Did you know everything about your family's finances? Did you rely on your spouse to handle it all, including filing income tax returns? If the IRS later comes after your former spouse and you, you may qualify as an "innocent spouse," which means that you may not be held liable for any wrongdoing by your ex-spouse during the marriage.
In many Massachusetts families, one person tends to handle most or all of the financial matters. You may have thought this worked well during your marriage since you do not like dealing with the money. You were content for your spouse to tell you what you could spend and that the bills were paid.
Now, the government approached you in reference to some irregularities in the income taxes filed by your former spouse. Perhaps you are receiving a refund and the IRS wants to seize it to pay taxes owed. Instead of just letting it happen, you could fight for the right to keep your tax refund. Before you can do so, you need to establish certain facts for the agency such as whether your former spouse abused you, you had no way of knowing what he or she did or that surrendering your refund would be a financial hardship for you.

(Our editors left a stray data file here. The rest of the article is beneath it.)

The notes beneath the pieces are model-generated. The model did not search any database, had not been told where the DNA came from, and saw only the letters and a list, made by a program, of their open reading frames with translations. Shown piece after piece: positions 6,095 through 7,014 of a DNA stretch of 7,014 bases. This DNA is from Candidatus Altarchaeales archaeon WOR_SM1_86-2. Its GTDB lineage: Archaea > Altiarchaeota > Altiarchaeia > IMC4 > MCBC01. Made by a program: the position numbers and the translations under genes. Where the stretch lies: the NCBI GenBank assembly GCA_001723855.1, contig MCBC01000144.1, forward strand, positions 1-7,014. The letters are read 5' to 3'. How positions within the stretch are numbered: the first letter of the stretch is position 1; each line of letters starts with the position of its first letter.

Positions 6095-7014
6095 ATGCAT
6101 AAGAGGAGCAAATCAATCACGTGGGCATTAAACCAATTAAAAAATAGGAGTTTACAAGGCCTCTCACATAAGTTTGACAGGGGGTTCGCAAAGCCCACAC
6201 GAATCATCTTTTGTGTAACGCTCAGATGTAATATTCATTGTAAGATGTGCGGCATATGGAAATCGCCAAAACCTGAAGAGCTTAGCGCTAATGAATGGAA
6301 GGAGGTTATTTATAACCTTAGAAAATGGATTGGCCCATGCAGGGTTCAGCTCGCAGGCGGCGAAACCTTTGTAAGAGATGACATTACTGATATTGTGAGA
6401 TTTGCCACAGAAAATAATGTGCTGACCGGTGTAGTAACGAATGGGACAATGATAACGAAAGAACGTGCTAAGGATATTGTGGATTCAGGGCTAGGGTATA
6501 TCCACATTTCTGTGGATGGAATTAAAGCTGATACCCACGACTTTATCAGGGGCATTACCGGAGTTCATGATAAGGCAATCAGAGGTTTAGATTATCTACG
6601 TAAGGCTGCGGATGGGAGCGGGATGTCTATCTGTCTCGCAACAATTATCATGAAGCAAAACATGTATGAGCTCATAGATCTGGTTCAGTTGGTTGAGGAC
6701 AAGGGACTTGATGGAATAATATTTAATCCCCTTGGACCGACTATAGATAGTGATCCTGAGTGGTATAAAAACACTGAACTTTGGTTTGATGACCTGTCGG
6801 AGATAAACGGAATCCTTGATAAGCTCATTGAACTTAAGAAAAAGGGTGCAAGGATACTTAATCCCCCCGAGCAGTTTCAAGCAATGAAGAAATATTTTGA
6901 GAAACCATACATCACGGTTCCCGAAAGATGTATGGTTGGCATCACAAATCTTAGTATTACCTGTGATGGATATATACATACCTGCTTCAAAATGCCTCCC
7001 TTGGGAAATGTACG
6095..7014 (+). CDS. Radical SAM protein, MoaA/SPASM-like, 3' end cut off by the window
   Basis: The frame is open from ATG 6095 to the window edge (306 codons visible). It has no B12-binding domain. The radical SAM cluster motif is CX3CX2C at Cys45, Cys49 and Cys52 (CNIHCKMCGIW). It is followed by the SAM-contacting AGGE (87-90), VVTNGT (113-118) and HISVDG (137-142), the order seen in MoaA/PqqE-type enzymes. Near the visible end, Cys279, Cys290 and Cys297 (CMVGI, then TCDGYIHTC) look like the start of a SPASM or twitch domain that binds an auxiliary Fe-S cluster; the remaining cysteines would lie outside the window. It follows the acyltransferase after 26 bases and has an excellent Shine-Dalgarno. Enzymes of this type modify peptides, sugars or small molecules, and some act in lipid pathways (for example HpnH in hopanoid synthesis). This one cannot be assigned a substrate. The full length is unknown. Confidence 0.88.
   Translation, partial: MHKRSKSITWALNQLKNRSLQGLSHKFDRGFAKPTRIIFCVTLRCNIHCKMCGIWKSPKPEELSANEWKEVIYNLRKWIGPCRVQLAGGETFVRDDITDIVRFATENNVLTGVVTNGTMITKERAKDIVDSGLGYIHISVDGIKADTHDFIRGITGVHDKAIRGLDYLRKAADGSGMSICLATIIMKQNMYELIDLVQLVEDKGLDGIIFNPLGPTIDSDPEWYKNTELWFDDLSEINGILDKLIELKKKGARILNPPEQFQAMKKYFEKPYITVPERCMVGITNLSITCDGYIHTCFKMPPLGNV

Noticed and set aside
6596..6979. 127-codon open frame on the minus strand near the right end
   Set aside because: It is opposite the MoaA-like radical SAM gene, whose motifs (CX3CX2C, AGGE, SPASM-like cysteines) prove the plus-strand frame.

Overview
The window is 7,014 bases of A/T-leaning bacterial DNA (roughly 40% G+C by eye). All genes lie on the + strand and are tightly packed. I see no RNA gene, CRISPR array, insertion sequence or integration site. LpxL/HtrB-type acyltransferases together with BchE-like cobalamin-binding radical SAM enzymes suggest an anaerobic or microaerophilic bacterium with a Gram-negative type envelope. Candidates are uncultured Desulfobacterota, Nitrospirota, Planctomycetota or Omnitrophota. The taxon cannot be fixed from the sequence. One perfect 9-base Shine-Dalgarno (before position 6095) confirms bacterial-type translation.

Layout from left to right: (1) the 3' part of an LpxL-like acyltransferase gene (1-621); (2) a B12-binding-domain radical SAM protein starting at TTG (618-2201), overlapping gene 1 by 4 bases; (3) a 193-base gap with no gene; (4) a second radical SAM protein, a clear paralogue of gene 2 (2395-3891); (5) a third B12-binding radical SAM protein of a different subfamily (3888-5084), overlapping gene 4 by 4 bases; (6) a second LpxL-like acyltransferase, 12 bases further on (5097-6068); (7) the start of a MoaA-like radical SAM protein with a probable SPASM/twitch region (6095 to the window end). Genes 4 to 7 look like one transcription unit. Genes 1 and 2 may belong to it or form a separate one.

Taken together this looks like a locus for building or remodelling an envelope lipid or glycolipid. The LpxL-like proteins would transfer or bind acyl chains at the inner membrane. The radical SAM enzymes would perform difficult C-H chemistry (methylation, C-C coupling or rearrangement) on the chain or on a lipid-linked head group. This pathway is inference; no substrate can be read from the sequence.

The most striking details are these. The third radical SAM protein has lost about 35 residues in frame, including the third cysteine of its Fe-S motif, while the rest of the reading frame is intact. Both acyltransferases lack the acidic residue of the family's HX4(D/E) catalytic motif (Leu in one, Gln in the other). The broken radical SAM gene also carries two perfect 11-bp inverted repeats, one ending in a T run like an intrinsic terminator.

Considering the importance of what you are trying to do, you may want to get some help as you file your innocent spouse claim. Many other Massachusetts residents have filed successful claims, but they did not do it alone. Some matters require the advice and assistance of an experienced attorney, especially when a significant amount of money could be at stake.